How to Teach Your Dog Not to Jump
Puppies and dogs naturally jump up on people when they say hello. Why? Because we're taller than they are! When dogs meet, they sniff each other's faces. They like to do the same thing when greeting us, so it's perfectly natural for dogs to jump up on us to try to reach our faces and get our attention.
What to Do About the Problem
The key to teaching your dog not to jump on you when she greets you is to tell her that you only greet dogs who keep their front paws on the floor. Although you can't tell her with words, you can tell her with actions. When your dog greets you, her goal is to get your attention and to get you to pet her. Knowing this, you can show your dog what she must do to earn your attention and touch. Try to remember two things each time you greet your dog:
For instance, when you enter a door and your dog jumps up on you, ignore her. Don't tell her to get off you and don't push her away. Instead, stand up straight and look over her head. If you move your arms and hands at all, pull them up toward your chest. If she continues jumping all over you, turn away. She'll have to put her front paws on the floor to follow you. The instant her front paws touch the floor, melt into the wonderful loving owner that you are, and say “Good girl” quietly and pet her head. If she jumps up at your touch, just pull your hand away, stand up straight like before, and ignore her until her feet find the floor once again. The moment her feet touch the floor, pet her. Your attention and your touch are the words that you can use to let your dog how she needs to act to get your attention.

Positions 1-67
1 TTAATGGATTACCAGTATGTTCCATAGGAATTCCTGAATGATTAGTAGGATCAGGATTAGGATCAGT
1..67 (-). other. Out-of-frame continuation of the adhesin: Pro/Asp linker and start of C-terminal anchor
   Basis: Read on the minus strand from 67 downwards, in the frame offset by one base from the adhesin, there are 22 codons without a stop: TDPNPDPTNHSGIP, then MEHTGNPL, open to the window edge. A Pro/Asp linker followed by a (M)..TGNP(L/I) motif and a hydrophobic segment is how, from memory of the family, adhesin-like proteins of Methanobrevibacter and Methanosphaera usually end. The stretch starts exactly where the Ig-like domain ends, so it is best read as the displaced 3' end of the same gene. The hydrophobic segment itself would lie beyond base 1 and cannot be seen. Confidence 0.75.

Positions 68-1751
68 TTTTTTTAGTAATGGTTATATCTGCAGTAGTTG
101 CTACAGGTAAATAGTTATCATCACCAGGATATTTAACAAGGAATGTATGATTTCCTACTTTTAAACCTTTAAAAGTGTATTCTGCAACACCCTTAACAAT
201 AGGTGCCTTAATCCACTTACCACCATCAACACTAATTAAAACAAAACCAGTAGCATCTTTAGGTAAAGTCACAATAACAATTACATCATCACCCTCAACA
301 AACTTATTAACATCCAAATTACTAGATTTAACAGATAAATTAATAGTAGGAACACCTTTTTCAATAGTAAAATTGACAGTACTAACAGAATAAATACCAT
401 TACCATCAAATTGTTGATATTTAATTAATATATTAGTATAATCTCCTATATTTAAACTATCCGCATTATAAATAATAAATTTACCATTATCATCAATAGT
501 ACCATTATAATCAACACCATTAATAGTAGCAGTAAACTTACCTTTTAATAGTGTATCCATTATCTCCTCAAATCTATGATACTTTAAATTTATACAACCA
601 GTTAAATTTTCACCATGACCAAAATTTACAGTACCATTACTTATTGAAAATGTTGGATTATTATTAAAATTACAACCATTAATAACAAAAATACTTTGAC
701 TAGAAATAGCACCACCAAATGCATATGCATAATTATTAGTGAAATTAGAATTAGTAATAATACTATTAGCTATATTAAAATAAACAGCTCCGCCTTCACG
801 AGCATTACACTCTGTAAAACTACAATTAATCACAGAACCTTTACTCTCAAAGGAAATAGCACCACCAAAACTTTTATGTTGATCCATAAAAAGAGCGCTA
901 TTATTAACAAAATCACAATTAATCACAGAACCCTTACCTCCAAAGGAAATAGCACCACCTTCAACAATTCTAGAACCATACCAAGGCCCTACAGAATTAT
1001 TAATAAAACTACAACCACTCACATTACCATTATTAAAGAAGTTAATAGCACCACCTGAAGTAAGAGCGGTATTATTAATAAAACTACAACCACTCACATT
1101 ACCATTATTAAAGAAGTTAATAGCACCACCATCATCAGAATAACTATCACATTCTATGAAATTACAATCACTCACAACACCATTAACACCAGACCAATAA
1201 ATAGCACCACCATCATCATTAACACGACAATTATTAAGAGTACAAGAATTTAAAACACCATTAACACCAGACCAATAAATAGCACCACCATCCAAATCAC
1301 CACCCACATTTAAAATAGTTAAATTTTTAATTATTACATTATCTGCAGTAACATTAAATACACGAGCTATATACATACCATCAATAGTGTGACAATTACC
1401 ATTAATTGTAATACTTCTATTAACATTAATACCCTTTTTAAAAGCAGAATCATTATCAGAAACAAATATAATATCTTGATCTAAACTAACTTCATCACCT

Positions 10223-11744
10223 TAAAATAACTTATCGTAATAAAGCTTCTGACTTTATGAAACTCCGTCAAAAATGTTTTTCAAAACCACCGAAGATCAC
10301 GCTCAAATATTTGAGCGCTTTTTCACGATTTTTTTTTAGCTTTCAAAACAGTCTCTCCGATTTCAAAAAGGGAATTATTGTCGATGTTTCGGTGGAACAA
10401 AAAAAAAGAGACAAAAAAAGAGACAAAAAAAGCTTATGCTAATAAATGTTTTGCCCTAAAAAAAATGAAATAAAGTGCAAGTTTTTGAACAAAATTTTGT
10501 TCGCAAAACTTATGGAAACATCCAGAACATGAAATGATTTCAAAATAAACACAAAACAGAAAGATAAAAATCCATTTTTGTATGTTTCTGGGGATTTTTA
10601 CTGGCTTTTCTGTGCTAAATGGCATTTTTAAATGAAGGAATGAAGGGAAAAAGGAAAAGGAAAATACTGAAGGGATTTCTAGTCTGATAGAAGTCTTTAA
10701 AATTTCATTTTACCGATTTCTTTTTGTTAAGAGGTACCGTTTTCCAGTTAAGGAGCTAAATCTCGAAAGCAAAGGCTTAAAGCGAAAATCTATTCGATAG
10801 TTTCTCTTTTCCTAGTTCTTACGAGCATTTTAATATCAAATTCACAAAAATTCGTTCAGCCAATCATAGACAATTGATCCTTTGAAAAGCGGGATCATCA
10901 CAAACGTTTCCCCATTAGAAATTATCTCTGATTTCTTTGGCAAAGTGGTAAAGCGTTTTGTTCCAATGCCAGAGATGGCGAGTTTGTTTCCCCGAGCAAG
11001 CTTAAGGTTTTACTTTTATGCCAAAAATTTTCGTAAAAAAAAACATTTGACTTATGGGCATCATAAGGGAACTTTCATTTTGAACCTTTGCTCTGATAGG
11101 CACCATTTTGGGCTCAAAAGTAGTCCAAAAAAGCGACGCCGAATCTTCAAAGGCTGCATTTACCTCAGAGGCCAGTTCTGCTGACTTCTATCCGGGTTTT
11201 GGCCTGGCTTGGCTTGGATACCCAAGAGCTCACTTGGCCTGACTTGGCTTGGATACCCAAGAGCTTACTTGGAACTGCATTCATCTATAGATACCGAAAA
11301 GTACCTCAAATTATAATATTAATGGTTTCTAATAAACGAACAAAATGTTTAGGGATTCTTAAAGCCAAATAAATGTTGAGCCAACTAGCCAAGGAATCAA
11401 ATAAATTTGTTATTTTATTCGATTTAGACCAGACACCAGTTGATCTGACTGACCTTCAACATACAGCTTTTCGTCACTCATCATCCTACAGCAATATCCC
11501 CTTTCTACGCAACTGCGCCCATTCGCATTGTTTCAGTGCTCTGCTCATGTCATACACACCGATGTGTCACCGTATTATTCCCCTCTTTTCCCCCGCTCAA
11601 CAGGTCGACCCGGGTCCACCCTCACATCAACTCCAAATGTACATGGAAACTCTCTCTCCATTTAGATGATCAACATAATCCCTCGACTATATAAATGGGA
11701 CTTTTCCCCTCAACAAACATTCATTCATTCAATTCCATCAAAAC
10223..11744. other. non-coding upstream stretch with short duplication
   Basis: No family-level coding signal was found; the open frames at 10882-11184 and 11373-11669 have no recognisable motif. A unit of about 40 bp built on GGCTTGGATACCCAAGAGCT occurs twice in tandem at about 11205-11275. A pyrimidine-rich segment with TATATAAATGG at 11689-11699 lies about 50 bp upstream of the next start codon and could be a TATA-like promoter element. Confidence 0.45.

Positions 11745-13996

Never withhold attention when your dog's feet finally do touch the floor-even if you're irritated at her for jumping a moment earlier. She has to be able to make the connection that front feet on the floor magically result in attention and affection from people.